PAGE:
Thanks!

23. February 23rd, 2017 at 08:25 | #23

Hi Richard,

This question about “interleaved” CRC calculation comes up quite often. The short answer is – not quite. One problem is that you need to account for 128-bit of leading and trailing zeros when calculating CRC on split data:
data[255:0] = {data[255:128],128’b0} ^ {128’b0,data[127:0]}.
You can calculate CRC for each 128-bit chunk, but then you need to adjust the result by x^128 multiplication over finite field before proceeding to the next 256-bit data chunk.

Thanks,
Evgeni

24. April 13th, 2017 at 04:57 | #24

Hi Evgeni,

Can you please place a testbench into the write up.

I see lot of people asking why their input don’t match outputs from crc online calculators

Namely regarding the manipulation data_in.

Thanks,
Wes

25. October 6th, 2017 at 23:46 | #25

I tried running your Verilog code, for a data of 8-bit using CRC-5 used in USB 2.0, on my Xilinx ISE Design Suite 14.5 but the synthesize-process fails every time. Please help me out asap.

26. November 2nd, 2017 at 11:38 | #26

I try to generate the Verilog code for 16 bit width data and 16 CRC with 1+x2+x15+x16, step one works fine, but it stuck at step 2. it couldn’t generate the code for me. what is wrong with the web? I am using ie11.

27. January 25th, 2018 at 02:08 | #27

Hi,

I want to do CRC32 for my 128 bit data. The input data 128 bit is coming at each clock and i want to perform crc32 for that. I generated the verilog code with 802.3 polynominal[ data width=128bit, polynominal width-32 bit] and tried to verify the functionality. I have inverted the final CRC value from the Test bench and checked for the magical number in the simulation.But i didn’t get that. the same experiments worked for 32 bit data 32 bit polynominal CRC. Can you please let me know my 128 bit data with 32 bit CRC can be implemented or not??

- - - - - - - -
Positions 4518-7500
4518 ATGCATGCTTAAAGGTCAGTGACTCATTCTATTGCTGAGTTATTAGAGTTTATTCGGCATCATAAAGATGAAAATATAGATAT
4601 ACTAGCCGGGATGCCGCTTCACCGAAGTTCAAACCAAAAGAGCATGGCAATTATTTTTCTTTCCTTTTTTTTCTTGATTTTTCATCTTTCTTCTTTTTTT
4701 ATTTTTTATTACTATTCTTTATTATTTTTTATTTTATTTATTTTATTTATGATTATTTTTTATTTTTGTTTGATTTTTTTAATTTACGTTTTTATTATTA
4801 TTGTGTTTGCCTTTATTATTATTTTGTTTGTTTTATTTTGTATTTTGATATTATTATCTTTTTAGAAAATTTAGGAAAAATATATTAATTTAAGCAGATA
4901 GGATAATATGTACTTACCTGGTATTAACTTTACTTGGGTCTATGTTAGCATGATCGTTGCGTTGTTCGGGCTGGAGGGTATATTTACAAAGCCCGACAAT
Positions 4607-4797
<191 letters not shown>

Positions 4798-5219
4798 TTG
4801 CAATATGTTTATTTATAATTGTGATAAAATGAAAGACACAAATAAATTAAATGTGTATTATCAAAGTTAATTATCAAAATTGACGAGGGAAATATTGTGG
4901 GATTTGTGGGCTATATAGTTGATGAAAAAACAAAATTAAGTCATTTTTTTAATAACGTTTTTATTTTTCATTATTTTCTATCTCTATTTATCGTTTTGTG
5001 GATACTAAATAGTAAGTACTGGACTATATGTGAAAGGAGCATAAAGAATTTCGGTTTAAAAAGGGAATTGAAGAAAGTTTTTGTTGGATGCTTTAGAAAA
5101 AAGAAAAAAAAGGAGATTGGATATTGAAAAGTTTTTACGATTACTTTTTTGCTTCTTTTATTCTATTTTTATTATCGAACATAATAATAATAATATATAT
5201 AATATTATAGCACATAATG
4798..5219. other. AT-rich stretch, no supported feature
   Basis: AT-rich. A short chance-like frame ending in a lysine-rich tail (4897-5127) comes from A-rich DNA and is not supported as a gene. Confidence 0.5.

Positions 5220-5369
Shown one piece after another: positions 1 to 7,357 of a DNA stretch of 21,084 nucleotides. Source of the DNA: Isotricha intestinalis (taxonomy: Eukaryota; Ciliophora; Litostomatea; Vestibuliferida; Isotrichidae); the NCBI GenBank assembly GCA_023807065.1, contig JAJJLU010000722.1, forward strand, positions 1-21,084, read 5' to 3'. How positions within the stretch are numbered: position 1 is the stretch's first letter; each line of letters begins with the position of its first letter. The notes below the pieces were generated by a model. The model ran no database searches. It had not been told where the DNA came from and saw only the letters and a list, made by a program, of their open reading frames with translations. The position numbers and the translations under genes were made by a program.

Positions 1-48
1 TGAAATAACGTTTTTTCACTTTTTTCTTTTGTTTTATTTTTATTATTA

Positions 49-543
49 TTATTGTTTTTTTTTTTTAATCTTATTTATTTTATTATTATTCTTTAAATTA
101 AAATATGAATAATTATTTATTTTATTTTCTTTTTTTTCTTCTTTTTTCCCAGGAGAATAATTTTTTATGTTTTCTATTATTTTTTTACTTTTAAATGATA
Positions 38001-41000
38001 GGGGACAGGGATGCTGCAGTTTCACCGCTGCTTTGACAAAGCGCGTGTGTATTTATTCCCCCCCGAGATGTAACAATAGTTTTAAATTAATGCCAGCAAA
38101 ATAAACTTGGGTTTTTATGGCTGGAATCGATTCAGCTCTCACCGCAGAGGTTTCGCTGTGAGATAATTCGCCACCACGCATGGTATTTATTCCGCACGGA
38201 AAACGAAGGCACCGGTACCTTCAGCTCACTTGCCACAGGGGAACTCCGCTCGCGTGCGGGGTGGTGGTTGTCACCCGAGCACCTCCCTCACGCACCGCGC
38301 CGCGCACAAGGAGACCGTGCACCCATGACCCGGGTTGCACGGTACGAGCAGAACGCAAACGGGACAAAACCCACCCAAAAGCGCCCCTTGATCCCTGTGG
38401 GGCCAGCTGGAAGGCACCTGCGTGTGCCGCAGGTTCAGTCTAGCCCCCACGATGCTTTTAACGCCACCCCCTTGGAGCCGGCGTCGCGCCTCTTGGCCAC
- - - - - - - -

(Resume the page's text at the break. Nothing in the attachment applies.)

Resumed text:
28. January 25th, 2018 at 02:15 | #28

Hi,

Yes, it can be implemented. If 32-bit data works but 128-bit doesn’t, then the problem might be with data ordering.

Thanks,
Evgeni

29. January 25th, 2018 at 09:34 | #29

Thanks, But i did n’t understand about data ordering?? can you please eloborate on this??

30. January 25th, 2018 at 10:42 | #30

Hi,

Most of the problems with parallel CRCs are related to data ordering. I presume that serial CRC (when you feed one bit of data at a time) and 32-bit CRC (when you feed one DWORD of data at a time) are working.
If there is a mismatch in 128-bit CRC, one possibility is that 4 DWORDs of data are not ordered correctly (for example dw 0,1,2,3 vs. dw 3,2,1,0).
Another possibility is data misalignment. If your data doesn’t end at 128-bit boundary, you cannot include trailing zeros in 128-bit CRC calculation. There are several methods how to handle CRC checking of misaligned data.

Thanks,
Evgeni

31. April 13th, 2018 at 07:53 | #31